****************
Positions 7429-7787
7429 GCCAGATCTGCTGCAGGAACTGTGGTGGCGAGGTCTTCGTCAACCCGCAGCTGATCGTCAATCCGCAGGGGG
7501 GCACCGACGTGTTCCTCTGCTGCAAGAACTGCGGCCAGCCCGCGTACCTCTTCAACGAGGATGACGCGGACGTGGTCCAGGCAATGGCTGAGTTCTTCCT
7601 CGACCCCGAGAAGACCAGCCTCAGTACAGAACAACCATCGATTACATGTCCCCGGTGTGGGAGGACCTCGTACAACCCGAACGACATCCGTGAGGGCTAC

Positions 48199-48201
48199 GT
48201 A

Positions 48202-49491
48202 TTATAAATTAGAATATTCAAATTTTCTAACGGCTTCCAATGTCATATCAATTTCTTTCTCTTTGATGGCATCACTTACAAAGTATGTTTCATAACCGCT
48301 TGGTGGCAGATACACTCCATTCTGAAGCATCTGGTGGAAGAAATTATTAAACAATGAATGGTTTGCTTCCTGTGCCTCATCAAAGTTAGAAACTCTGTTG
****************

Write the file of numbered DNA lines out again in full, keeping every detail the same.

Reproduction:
Positions 7429-7787
7429 GCCAGATCTGCTGCAGGAACTGTGGTGGCGAGGTCTTCGTCAACCCGCAGCTGATCGTCAATCCGCAGGGGG
7501 GCACCGACGTGTTCCTCTGCTGCAAGAACTGCGGCCAGCCCGCGTACCTCTTCAACGAGGATGACGCGGACGTGGTCCAGGCAATGGCTGAGTTCTTCCT
7601 CGACCCCGAGAAGACCAGCCTCAGTACAGAACAACCATCGATTACATGTCCCCGGTGTGGGAGGACCTCGTACAACCCGAACGACATCCGTGAGGGCTAC

Positions 48199-48201
48199 GT
48201 A

Positions 48202-49491
48202 TTATAAATTAGAATATTCAAATTTTCTAACGGCTTCCAATGTCATATCAATTTCTTTCTCTTTGATGGCATCACTTACAAAGTATGTTTCATAACCGCT
48301 TGGTGGCAGATACACTCCATTCTGAAGCATCTGGTGGAAGAAATTATTAAACAATGAATGGTTTGCTTCCTGTGCCTCATCAAAGTTAGAAACTCTGTTG